Yet Jesus himself said these words… “You have heard but I say,” not once but several times in His famous Sermon on the Mount. Jesus consistently re-frames the people’s understanding or interpretation of the law, not to undermine it, but to get to the heart of God’s intent. Lust is just as bad as adultery and hating someone is the equivalent of murder. “An eye for an eye” becomes, “love your enemies” and the Sabbath should never prevent us from doing good and bringing healing to others.
It’s easy to affirm, at least in words, because Jesus said it. But we must remember that Jesus’ audience did not attribute to him the same divine authority Christians recognize today. When they accused him of breaking the Sabbath or condemned him for defiling himself with sinners, they could just as easily have pointed to any number of scriptures to make their case and declared… “God said it, that settles it.”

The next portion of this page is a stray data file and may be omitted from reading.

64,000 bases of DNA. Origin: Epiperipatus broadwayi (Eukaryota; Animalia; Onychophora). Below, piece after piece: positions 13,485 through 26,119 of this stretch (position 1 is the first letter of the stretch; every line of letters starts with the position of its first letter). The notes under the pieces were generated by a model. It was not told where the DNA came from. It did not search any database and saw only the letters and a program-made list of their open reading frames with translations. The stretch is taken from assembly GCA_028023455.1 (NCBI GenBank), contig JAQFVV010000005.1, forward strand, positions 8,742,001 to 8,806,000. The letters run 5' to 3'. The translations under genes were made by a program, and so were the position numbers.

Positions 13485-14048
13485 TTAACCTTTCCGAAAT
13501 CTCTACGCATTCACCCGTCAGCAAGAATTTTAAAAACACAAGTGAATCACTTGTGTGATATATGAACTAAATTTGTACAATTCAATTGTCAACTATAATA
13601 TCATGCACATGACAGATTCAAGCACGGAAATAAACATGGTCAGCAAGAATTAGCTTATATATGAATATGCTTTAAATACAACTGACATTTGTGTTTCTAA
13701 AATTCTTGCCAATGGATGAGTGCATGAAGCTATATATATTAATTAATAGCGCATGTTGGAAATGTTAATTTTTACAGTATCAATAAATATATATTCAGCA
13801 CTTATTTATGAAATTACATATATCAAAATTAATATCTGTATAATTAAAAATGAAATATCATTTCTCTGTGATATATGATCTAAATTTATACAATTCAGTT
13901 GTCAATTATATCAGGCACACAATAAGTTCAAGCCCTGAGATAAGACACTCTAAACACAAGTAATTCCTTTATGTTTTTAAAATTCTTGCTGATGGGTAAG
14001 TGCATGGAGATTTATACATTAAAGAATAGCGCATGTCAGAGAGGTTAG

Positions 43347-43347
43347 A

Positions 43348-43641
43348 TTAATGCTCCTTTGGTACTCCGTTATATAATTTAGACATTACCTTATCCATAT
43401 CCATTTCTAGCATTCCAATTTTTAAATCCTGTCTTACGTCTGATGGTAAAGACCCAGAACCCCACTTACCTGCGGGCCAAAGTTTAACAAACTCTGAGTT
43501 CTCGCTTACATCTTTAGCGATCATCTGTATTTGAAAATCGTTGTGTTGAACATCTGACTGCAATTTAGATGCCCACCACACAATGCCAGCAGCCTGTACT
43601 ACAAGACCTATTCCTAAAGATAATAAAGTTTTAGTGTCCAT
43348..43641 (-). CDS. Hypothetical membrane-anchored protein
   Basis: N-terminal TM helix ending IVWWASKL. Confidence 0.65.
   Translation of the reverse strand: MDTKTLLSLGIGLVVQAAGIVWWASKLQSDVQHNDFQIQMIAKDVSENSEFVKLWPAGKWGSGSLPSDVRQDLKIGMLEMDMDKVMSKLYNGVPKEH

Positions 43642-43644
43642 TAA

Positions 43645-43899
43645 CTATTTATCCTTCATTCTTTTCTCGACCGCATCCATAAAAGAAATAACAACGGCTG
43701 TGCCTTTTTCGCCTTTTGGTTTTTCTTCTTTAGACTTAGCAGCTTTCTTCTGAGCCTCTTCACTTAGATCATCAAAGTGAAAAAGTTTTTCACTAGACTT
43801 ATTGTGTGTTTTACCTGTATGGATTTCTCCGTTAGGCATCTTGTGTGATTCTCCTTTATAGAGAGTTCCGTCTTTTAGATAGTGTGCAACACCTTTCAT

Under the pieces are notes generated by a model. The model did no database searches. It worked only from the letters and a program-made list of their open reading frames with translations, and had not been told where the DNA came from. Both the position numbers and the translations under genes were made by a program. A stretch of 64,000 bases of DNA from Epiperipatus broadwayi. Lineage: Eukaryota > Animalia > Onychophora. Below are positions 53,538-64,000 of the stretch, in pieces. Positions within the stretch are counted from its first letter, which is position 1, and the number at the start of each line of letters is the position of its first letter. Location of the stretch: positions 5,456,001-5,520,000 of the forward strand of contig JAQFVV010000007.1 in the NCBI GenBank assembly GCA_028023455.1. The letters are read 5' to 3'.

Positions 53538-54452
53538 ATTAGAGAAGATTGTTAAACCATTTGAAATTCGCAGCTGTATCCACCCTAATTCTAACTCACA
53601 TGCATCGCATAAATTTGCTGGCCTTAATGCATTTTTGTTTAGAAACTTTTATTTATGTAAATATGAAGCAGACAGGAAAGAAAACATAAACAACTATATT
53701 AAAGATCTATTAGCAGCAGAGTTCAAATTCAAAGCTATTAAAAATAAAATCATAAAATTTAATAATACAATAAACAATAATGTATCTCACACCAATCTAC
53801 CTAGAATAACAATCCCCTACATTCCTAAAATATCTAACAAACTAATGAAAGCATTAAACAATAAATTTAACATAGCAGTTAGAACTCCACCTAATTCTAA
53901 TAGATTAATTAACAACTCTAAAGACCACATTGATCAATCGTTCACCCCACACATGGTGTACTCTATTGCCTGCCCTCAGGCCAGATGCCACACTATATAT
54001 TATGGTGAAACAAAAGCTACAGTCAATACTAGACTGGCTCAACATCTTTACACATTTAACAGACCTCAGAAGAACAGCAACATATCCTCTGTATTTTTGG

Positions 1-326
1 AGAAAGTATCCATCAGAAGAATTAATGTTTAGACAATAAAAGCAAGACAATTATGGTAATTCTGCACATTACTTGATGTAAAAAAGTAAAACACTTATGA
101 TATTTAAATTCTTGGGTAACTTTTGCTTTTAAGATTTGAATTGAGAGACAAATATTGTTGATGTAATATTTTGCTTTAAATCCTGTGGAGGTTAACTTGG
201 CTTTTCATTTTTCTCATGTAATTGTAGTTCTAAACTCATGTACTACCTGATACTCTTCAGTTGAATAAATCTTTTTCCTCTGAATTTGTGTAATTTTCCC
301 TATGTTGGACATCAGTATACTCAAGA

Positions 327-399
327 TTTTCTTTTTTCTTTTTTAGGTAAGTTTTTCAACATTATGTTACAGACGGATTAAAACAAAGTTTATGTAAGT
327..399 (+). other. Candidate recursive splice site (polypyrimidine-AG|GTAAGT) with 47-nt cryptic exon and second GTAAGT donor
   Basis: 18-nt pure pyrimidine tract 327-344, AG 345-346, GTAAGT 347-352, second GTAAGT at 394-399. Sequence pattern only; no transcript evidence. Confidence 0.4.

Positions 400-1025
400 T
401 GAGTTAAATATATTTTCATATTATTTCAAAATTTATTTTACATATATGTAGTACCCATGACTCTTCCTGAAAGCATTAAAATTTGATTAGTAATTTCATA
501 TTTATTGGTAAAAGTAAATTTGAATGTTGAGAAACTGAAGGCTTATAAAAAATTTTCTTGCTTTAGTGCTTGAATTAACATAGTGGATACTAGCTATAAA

If anything, Jesus, Paul, and other New Testament writers demonstrate that it’s not quite that simple. Scripture, just like any other text, can be twisted and distorted to say just about anything. Dr. Joy Moore talks about those preachers who have a verse for everything stating, “If you’ve got a topic, I’ve got a text.” Whether the text actually applies to the topic hardly matters, so long as it came from somewhere in the Bible, or at least “sounds Biblical.” Dr. Ben Witherington III is known for saying “A text without a context is a proof-text for anything you want to say.”
If God truly says something, and if we truly understand the meaning for our context, then yes, it may be fairly black and white. But more often than not, we are not as clear or certain as we would like to think. Let’s take murder for example. The command, “Thou shalt not murder” is one of the most black and white laws in Scripture and in almost every religion and law code throughout history. But even here we argue about gray areas. What about war, euthanasia, self-defense or the death penalty? Do these controversial issues count as “murder” and if so, are they justified? Some would even take it to the extreme that we must not kill animals, but even if someone could prove that was God’s intent, I imagine few of us would become vegetarian.